The next rules that could hurt some juniors lurk just over the horizon with new methane regulations. Prime Minister Justin Trudeau announced in March that Canada will cut the oil and gas sector’s methane emissions to 45 percent below 2012 levels by 2025. This compliments the Alberta government’s planned 45 percent reduction of the province’s methane output from all sources by 2025. The provincial government says in an online report that Alberta’s oil and gas industry is the largest source, accounting for 70 percent of emissions—spewing out 30.4 megatons in 2013. The government will take action on venting and fugitive methane, including enhanced measurement and reporting requirements for facilities.

The plan echoes a report into well emissions by University of Waterloo, which calls for drastic improvement in monitoring and regulation, including more oversight of wellbore cementing and “doing it right in the first place.” The report says 6 percent of Albertan wells leak methane, 10 percent of B.C.’s and 20 percent of Saskatchewan’s.

Geothermal conversion offers a partial solution. “When it comes to methane leakage, using an abandoned well for geothermal heating puts a pair of eyes on it,” Edwards says. Any methane leakage into the well bore would trigger an immediate sudden pressure change in the geo-system.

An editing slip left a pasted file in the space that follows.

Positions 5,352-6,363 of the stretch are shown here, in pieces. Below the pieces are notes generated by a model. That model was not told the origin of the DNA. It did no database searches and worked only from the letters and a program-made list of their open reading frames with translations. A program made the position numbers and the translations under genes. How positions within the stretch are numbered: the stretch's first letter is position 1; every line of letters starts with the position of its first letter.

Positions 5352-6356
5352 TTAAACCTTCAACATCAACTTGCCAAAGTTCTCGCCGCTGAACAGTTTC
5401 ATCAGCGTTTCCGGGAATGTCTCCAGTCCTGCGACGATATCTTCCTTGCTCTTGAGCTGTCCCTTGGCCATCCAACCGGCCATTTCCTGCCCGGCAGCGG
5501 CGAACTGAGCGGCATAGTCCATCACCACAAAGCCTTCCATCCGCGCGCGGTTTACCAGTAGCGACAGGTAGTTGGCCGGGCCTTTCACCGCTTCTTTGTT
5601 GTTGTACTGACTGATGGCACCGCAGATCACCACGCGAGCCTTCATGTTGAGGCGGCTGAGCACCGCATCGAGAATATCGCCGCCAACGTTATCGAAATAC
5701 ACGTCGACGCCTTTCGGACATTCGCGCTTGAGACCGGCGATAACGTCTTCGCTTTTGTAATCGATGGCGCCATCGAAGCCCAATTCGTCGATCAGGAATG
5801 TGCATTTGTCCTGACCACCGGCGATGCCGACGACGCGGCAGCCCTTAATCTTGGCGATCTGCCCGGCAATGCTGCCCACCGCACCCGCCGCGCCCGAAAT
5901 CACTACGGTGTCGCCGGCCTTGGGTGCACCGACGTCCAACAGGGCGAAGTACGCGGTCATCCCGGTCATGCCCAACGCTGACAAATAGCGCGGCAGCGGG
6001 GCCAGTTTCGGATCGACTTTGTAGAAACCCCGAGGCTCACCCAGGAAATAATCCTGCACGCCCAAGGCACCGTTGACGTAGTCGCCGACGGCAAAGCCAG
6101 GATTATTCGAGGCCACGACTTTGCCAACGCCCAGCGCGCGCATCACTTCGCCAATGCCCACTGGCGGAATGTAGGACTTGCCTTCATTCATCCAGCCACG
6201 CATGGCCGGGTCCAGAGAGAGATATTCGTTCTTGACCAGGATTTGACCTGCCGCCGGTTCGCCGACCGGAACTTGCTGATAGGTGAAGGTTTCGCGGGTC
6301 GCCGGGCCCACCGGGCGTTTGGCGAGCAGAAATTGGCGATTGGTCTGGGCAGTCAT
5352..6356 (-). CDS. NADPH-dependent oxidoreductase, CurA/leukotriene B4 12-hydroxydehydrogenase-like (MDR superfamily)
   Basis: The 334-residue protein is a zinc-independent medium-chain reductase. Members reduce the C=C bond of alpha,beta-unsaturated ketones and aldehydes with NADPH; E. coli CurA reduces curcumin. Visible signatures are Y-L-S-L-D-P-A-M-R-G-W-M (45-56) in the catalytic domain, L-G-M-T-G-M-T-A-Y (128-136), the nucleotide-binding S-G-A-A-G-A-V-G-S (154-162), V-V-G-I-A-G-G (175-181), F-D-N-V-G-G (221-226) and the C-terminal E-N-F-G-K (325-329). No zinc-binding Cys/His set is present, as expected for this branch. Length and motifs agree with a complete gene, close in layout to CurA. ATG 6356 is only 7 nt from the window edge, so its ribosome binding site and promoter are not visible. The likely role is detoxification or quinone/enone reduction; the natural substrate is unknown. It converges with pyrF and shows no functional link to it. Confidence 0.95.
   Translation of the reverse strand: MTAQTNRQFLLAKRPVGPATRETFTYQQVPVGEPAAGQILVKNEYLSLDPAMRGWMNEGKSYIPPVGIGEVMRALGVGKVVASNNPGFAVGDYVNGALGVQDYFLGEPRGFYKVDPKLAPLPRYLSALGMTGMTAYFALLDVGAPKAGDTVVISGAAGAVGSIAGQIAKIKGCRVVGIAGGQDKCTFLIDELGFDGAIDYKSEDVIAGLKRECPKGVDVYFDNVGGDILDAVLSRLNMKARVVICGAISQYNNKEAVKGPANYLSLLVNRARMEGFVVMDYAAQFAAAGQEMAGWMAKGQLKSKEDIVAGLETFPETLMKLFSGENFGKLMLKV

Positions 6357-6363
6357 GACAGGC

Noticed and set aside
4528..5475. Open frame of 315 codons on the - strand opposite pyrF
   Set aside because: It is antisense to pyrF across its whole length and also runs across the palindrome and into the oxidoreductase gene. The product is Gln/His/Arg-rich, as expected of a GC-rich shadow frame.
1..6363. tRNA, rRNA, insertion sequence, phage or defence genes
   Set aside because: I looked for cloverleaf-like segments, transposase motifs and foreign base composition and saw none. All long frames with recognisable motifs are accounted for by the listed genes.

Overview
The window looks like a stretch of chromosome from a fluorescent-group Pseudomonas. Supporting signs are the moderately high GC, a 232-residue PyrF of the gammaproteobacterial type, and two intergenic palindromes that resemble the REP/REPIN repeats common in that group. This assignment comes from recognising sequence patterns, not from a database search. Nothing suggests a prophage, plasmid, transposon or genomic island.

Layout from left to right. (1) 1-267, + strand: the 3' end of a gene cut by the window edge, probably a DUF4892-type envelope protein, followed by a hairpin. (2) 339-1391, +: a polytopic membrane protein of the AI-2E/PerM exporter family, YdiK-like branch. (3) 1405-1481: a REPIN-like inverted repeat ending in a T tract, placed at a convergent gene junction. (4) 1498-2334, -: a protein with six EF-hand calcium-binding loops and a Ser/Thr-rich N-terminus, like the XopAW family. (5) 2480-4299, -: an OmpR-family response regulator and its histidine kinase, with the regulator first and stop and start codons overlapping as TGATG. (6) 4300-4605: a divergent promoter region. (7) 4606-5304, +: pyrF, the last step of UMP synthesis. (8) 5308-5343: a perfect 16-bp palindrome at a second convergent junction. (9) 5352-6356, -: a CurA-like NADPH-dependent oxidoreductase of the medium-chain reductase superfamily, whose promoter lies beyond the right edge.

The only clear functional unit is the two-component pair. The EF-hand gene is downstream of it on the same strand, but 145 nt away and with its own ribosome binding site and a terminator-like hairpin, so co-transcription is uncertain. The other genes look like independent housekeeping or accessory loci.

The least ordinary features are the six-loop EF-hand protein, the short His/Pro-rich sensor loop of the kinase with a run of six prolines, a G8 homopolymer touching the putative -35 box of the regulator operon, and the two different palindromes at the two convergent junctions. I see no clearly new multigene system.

Another solution for producers with shut-in wells could be federal funding of a well-abandonment program. In March, the Petroleum Services Association of Canada (PSAC) asked the federal government for $500 million to abandon some of Alberta’s 75,000 suspended wells. CEO of PSAC Mark Salkeld says, “While we absolutely agree well decommissioning is the responsibility of the licensee, economic circumstances and steadily increasing costs due to ever-improving regulations are causing this work to be delayed or postponed and regular activity has almost come to a standstill.” Ottawa, however, didn’t include such a provision in the federal budget announced in March, but it could consider it for future budgets.